Not whining about him, simply pointing out what I pointed out years ago, which is that he bargained away most players' right to pick their employer (*) in favor of mere money.


Didn't Miller offer to make every player a free agent every year? Not his fault the owners didn't go for it.
   16. Ivan Grushenko of Hong Kong Posted: December 10, 2013 at 04:04 PM (#4615339)
Specifically, people have complained about the low wages of pre-free agent major leaguers, so your point is to say that without Marvin Miller, they would have lower wages

I think the complaint about the 6 years of "team control" which Miller agreed to is worse than the relative freedom that soccer players, for example, have....even in their teens, and of course everyone else in America has throughout their careers. Baseball claims it's necessary to support the R&D that is their farm system, which doesn't exist in nearly the same magnitude in soccer.
Didn't Miller offer to make every player a free agent every year? Not his fault the owners didn't go for it.

Well it kinda is his responsibility what he pushed for and what players agreed to. Owners didn't go for what we have now either, until a number of work stoppages forced them to.
   17. KT's Pot Arb Posted: December 10, 2013 at 04:21 PM (#4615361)

Didn't Miller offer to make every player a free agent every year? Not his fault the owners didn't go for it.


I thought that was the idea of A's owner Charlie Finley, and Miller rejected it immediately fearing it would lead to too efficient a market and depress salaries?
   18. just plain joe Posted: December 10, 2013 at 04:24 PM (#4615367)
Didn't Miller offer to make every player a free agent every year? Not his fault the owners didn't go for it.


I could be wrong about this but I think that actually Miller was afraid that the owners would do this, and by doing so drive down the values of free agents because there would be a lot more of them. I do know that Charles Finley was in favor of this, which might be why baseball as a whole was not. I think the FA system that baseball ended up with was a compromise between what they had before, and everyone be a free agent every year.


EDIT: Coke to Pot Arb, who was quicker on the trigger.
   19. Walt Davis Posted: December 12, 2013 at 01:26 AM (#4616440)
Folks like to talk about "making players an FA every year" without noting that ...

a) there is absolutely nothing but free market forces stopping this from happening now;

b) there was no way to make that a rule then other than an essentially unacceptable mandate that all contracts are for no more than one year.

Miller wasn't scared of that offer, nobody in their right mind would accept that offer because it would bargain away the players' right to sign a multi-year contract. Why would you ever give that up?

Same goes with "guaranteed" contracts. The only part of contracts "guaranteed" by the CBA is that once you are on the 25-man after a certain date (and without options) then you get paid for the whole year.

Multi-year guaranteed contracts exist because teams, competing in an open market, have to offer them in order to obtain the services of the players they want. No team is forced to sign Vargas for 4/$32 and it's not clear there's anything stopping them from signing him for $1/8 with 3 team options (although it would certainly get looked at and possibly voided). The "problem" is that some other team is offering Vargas a better deal than 1/$8 with 3 team options.

I somewhat agree with SBB although I'm far less certain Miller could really have achieved a better system given how many stoppages it took to get this one. Also I think the bigger problem over the last few decades has been that the minimum salary isn't anywhere near as high as it should be (in a "fair" system).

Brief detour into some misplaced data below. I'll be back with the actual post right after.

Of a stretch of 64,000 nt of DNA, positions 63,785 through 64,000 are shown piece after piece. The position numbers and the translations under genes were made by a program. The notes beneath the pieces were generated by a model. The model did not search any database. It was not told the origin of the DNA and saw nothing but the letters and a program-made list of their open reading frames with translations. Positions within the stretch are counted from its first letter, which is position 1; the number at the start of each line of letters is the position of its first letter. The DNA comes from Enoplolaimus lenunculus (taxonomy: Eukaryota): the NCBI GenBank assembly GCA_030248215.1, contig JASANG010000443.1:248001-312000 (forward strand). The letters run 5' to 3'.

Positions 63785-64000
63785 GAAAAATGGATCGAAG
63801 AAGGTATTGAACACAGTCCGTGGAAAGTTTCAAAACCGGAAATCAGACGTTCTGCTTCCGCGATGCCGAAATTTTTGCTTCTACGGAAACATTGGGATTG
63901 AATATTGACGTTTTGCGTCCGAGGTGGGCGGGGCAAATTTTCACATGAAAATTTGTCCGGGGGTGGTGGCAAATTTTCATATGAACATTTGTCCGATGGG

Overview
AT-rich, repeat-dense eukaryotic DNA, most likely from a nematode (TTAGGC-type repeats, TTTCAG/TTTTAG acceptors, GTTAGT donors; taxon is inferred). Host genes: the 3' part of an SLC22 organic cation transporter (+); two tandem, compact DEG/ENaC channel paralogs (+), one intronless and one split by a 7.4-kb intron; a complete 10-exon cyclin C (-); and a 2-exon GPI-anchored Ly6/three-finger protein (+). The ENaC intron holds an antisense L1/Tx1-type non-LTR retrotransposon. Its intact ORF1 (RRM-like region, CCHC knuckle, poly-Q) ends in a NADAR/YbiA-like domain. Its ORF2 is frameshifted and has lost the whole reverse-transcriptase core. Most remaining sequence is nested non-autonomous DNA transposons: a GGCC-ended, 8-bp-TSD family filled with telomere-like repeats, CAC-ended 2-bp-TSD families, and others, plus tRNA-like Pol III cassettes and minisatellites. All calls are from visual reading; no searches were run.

And I do think some form of a contrived early career system is necessary for baseball. Football and basketball have it lucky in that colleges are more than happy to act as their farm system and deliver them "major league" ready players for essentially nothing. Baseball has little choice but to invest fairly heavily in players from ages 16 to 23 (give or take). Maybe if Organized Baseball had evolved differently in the early 20th century this wouldn't be the case but I don't see any way out of it now (or back in the late 60s).

The "alternative" is the old indy minor leagues scheme where teams specialize in developing young players then sell them off for profit. Vertical integration took care of that starting, what, 80 years ago and then the minors collapsed in the 50s. It doesn't seem a viable model today.

The alternate universe I'd be interested in seeing is where they organized all professional baseball players rather than just the ML ones. It's the minor-leaguers (at least the ones without 1st round bonuses) that are getting pretty well screwed.

Manny Ramirez has contributed next to nothing to the human race as a whole. For a very brief interlude, he entertained and titillated a small slice of a small slice of the human race.

The difference between that and Google couldn't be more obvious.


Why would you compare an individual (Manny) to a corporation employing tens of thousands?

Manny entertained a minuscule slice of humanity but was, to a great extent, fully responsible for the entertainment provided and is very difficult to replace. Google provides more value but any individual Google employee provides an even more minuscule slice of that value, is easily replaceable and wouldn't be missed by anybody on earth but family and a few friends.

Presumably the revenues generated by the corporation Google dwarf those produced by Manny in reasonable magnitude to the value each has supplied to humanity.

   20. Squash Posted: December 12, 2013 at 01:51 AM (#4616454)
Walt's massive posts are the only long posts I read.
   21. Infinite Joost (Voxter) Posted: December 12, 2013 at 02:00 AM (#4616456)
What a depressing thread.

Dunno what I expected.